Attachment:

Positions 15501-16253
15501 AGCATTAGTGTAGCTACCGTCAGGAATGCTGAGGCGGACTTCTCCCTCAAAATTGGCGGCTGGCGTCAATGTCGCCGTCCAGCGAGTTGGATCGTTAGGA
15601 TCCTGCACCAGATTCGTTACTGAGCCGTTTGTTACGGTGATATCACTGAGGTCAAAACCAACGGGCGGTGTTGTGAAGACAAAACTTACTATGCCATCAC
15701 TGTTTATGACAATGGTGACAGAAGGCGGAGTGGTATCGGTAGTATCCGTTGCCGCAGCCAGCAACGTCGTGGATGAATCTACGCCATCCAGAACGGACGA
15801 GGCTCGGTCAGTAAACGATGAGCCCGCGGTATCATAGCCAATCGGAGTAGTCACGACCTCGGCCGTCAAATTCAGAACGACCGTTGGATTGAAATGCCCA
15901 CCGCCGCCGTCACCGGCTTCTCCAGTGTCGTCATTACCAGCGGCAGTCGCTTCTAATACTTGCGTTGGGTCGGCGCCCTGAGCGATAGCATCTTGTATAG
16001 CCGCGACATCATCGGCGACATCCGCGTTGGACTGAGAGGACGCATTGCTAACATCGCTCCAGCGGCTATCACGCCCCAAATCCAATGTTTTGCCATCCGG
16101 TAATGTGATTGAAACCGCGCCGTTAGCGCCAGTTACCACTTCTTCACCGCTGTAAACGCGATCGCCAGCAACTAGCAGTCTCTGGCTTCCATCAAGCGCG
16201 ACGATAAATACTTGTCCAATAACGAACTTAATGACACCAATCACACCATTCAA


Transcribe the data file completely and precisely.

Positions 15501-16253
15501 AGCATTAGTGTAGCTACCGTCAGGAATGCTGAGGCGGACTTCTCCCTCAAAATTGGCGGCTGGCGTCAATGTCGCCGTCCAGCGAGTTGGATCGTTAGGA
15601 TCCTGCACCAGATTCGTTACTGAGCCGTTTGTTACGGTGATATCACTGAGGTCAAAACCAACGGGCGGTGTTGTGAAGACAAAACTTACTATGCCATCAC
15701 TGTTTATGACAATGGTGACAGAAGGCGGAGTGGTATCGGTAGTATCCGTTGCCGCAGCCAGCAACGTCGTGGATGAATCTACGCCATCCAGAACGGACGA
15801 GGCTCGGTCAGTAAACGATGAGCCCGCGGTATCATAGCCAATCGGAGTAGTCACGACCTCGGCCGTCAAATTCAGAACGACCGTTGGATTGAAATGCCCA
15901 CCGCCGCCGTCACCGGCTTCTCCAGTGTCGTCATTACCAGCGGCAGTCGCTTCTAATACTTGCGTTGGGTCGGCGCCCTGAGCGATAGCATCTTGTATAG
16001 CCGCGACATCATCGGCGACATCCGCGTTGGACTGAGAGGACGCATTGCTAACATCGCTCCAGCGGCTATCACGCCCCAAATCCAATGTTTTGCCATCCGG
16101 TAATGTGATTGAAACCGCGCCGTTAGCGCCAGTTACCACTTCTTCACCGCTGTAAACGCGATCGCCAGCAACTAGCAGTCTCTGGCTTCCATCAAGCGCG
16201 ACGATAAATACTTGTCCAATAACGAACTTAATGACACCAATCACACCATTCAA